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‘The Last Witch Hunter’ (2015) Review


The Last Witch Hunter might be the worst video game adaptation not actually based on a video game. That’s essentially what the Vin Diesel witch hunting vehicle is; a whole bunch of video game and action fantasy clichés rounded up into one incoherent exercise in frustration.

Kaulder (Vin Diesel) has been battling witches his entire life; all 800+ years of it. Our society and the world as a whole has him to thank for the fact that they have not been running rampant, causing all sorts of dark mayhem. His first battle was against the formidable Witch Queen (Julie Engelbrecht) who has returned in modern day to seek vengeance. Kaulder works for a secret society and over the centuries has been accompanied by a priest – here referred to as Dolans – to help aid him in his journeys. The current appointee #36 (Michael Caine) is set to retire and has brought in a younger Dolan #37 (Elijah Wood) to train up under him. Throw in a good Witch (not sure if she is from the east or west) named Chloe (Rose Leslie) and you have quite the motley crew. It will take all their efforts of course to keep the Witch Queen at bay.

This film starts off with lots of promise. The characters are strong and look fantastic. Much attention to detail is given to the surroundings, wardrobe, and special effects. You immediately are drawn in to the action and supernatural story line. The Witch Queen is menacing while at the same time sort of alluring and oddly sexy. If the entire film had been set during a postmodern time it might have fared better. It is when we get to the current period that things immediately fall apart.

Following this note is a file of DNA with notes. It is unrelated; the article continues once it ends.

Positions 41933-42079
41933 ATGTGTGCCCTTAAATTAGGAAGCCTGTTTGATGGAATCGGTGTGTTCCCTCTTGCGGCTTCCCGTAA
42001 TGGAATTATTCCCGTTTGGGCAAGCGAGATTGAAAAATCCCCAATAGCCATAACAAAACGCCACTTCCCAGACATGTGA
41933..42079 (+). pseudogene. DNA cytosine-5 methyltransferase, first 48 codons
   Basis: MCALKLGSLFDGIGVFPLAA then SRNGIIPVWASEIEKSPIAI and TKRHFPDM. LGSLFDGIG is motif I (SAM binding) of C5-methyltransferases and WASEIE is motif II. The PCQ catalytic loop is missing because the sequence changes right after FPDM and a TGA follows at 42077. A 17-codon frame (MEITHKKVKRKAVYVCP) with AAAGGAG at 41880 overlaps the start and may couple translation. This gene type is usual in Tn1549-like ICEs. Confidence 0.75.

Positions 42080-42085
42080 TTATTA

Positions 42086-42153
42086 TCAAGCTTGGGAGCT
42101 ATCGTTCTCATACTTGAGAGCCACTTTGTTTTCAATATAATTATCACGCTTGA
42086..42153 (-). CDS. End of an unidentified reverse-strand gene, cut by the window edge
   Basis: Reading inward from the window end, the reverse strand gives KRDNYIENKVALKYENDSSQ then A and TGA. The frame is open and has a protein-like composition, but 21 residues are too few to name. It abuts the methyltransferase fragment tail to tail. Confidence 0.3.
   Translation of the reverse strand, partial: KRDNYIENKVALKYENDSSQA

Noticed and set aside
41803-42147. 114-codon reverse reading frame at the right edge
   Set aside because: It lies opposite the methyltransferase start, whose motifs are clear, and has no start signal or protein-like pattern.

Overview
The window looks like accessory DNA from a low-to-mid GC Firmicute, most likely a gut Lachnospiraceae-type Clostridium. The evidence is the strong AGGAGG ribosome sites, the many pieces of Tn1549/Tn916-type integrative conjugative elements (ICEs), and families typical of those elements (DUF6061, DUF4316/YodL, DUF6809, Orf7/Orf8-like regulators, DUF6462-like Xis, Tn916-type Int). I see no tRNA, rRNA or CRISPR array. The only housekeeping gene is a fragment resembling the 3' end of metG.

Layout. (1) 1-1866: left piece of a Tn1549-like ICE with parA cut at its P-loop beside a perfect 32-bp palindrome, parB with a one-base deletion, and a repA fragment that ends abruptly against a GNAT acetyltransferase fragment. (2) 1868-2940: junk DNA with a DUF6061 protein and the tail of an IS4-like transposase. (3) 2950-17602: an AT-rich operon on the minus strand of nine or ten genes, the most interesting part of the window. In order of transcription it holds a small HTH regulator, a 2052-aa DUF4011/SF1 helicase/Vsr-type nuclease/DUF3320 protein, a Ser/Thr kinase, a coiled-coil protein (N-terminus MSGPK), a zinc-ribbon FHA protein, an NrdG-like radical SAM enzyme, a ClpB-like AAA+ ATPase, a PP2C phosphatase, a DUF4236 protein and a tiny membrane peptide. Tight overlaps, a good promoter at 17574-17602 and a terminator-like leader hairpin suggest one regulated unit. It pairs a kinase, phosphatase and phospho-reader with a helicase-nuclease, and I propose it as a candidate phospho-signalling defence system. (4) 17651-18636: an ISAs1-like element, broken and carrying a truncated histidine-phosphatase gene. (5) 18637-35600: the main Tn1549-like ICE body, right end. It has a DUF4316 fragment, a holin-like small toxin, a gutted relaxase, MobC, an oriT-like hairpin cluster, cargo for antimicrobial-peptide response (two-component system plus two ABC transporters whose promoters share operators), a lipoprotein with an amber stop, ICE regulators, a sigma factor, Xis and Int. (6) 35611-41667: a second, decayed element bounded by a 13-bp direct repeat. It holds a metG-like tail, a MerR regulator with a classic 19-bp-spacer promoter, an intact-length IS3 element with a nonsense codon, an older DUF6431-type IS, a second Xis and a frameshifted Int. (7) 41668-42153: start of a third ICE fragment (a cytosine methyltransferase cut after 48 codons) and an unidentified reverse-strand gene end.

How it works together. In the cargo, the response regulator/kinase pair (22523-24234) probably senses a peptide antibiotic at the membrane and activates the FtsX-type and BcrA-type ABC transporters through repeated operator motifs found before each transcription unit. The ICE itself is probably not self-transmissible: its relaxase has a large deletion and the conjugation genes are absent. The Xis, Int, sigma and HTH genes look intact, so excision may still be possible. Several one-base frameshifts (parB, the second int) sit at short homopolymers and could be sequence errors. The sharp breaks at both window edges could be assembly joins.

Vin Diesel in ‘The Witch Hunter’ (2015) | Photo credit: Lakeshore Entertainment

The action is also entirely forgettable and basic; it’s just Vin running around with your basic shotguns and swords, diving through creatures in slow-motion blowing them apart. There is also a completely unintentionally hilarious moment where he charges at the Witch Queen with his silver sword, spinning it around with his hands for a good five seconds before actually swinging. Most surprising and disappointing though, the movie has very little action at all. It’s more of an investigation into a mysterious death while Vin races against time to locate what he needs that resides deep within his memory.

Dolan #37 is especially keen to come along side of Kaulder. Sadly his character is poorly written and sprinkled with dialogue that is witless and uninteresting. Even the endearing Wood is unable to breathe any sort of life or interest into him. All attempts at humor, drama, or anything in between fall flat. The story line is decent enough and you find yourself longing for a battle so that everyone on screen will stop talking and revive us with action. The effects and fighting truly are the only saving grace. And it just barely.

And so it gets very, very noisy, as it must. It also rarely makes a lick of sense. “The Last Witch Hunter” is an assemblage of sequences featuring visually incomprehensible fighting or scenes in which characters fruitlessly attempt to explain what just happened, and/or why they happened. They’re strung together with Dieselgrunting, the common element in a film that’s tragically witless, and tries with all its might to be no fun whatsoever.

Rating: 646aa-2-5stars

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